In the specification of copending patent application Serial No. 487,166, filed May 15, 1943, by Edward C. Cork, now Patent No. 2,490,622, issued December 6, 1949, it has been suggested to overcome the above-mentioned difficulties by making the length of the connector equal to a half wavelength of the energy to be transmitted through the connector. Such a connector serves to transmit high frequency energy without reflection but in cases where the wavelength of the high frequency energy is of the order of 3 centimeters, a connector half a wavelength long becomes inconvenient from mechanical considerations. It is, however, possible to make the connector a multiple of half wavelengths long, but while such a construction permits the connector to be made from the point of view of mechanical construction, it is found that if the wavelength departs from the wavelength for which the connector is designed reflections occur which are of course undesirable.
It is often necessary to measure the voltage across a cable and this measurement can be con- Veniently effected at the connector by disconnecting the connector and inserting between the two portions of the connector a further portion of coaxial line, for example, of a length equal to one and a half wavelengths of the high frequency energy. This additional portion of line will be referred to as a test connector and may be provided with a probe which is capacity-coupled to the centre conductor of the test connector or may be provided with some other form of coupling means. The test connector, together with the two portions of the connector, is thus two whole wavelengths long and providing the probe is disposed at a distance which is one wavelength from either end, the voltage at the probe will be equal to the voltage across either cable where it is attached to the connector, and the test connector in this case will also not introduce irregularities into the circuit. Here again, however, if the Wavelength of the energy should depart from the proper value errors will also be introduced.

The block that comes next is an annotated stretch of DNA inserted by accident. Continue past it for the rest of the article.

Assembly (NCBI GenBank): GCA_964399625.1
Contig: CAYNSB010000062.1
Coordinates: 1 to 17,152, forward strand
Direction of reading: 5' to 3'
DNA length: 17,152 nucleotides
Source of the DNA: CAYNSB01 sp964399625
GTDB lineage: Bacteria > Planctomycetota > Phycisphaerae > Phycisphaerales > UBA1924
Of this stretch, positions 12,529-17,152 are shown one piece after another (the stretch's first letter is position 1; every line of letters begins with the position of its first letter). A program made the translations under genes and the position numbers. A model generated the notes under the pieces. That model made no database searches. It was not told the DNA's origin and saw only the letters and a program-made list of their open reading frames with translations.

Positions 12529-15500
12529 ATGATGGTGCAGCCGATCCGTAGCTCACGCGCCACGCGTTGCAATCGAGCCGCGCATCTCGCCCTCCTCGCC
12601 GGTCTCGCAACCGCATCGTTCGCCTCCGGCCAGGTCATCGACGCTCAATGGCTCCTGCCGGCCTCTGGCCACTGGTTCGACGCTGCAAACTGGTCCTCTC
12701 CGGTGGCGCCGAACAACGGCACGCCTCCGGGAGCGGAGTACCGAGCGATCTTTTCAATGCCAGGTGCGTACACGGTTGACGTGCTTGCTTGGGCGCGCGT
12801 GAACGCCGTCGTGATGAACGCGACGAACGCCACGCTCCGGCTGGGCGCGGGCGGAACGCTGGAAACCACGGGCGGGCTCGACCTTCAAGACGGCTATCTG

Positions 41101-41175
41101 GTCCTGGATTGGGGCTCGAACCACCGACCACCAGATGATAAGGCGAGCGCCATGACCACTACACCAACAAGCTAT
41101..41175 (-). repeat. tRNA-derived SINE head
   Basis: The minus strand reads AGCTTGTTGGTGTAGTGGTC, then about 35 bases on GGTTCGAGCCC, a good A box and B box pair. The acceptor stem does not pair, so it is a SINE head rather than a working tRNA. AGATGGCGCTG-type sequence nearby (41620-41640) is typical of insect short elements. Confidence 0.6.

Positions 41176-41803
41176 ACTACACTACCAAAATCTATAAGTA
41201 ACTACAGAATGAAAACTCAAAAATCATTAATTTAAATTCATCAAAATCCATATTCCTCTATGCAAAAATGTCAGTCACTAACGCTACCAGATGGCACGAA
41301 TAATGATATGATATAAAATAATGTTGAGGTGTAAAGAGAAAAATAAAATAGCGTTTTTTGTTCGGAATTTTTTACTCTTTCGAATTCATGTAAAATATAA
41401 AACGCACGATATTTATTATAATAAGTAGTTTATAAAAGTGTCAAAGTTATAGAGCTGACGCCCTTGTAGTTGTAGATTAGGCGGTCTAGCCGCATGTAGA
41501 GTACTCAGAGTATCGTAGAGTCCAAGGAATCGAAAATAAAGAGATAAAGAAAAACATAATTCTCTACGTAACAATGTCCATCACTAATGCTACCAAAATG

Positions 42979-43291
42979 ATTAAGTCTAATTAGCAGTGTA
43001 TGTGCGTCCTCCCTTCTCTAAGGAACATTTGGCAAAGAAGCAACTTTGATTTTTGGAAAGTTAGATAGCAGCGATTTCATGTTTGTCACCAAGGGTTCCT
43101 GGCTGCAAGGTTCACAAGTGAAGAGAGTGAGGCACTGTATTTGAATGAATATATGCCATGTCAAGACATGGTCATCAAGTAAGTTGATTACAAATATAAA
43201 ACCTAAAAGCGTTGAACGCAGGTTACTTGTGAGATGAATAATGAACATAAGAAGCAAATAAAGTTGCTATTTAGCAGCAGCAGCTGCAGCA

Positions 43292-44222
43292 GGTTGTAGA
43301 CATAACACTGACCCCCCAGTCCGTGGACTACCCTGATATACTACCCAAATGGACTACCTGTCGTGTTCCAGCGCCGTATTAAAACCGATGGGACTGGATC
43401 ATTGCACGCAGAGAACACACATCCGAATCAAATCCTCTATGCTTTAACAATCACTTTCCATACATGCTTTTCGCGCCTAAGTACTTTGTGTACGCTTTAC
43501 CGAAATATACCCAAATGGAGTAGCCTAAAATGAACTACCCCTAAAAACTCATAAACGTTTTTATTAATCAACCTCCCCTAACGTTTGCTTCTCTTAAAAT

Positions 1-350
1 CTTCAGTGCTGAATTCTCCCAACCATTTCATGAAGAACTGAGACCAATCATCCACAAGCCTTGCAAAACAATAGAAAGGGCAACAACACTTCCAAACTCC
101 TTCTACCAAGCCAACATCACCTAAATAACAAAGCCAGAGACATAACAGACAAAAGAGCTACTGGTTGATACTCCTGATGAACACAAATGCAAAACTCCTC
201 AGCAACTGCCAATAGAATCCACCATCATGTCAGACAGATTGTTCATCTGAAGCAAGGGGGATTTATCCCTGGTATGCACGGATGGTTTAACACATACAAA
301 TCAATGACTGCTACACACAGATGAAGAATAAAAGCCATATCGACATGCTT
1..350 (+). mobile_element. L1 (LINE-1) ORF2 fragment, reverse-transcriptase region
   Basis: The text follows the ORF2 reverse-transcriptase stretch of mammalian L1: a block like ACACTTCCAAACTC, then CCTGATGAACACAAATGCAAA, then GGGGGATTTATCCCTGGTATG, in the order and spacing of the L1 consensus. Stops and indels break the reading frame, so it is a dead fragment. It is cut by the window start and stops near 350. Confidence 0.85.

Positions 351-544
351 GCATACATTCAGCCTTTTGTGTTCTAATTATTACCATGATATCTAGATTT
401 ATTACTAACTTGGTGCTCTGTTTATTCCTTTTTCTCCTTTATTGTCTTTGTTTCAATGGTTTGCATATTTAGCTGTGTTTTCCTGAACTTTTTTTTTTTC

The object of the present invention is to provide an improved connector which can be made longer than a half wavelength and with a view to avoiding or reducing the above-mentioned difiiculties.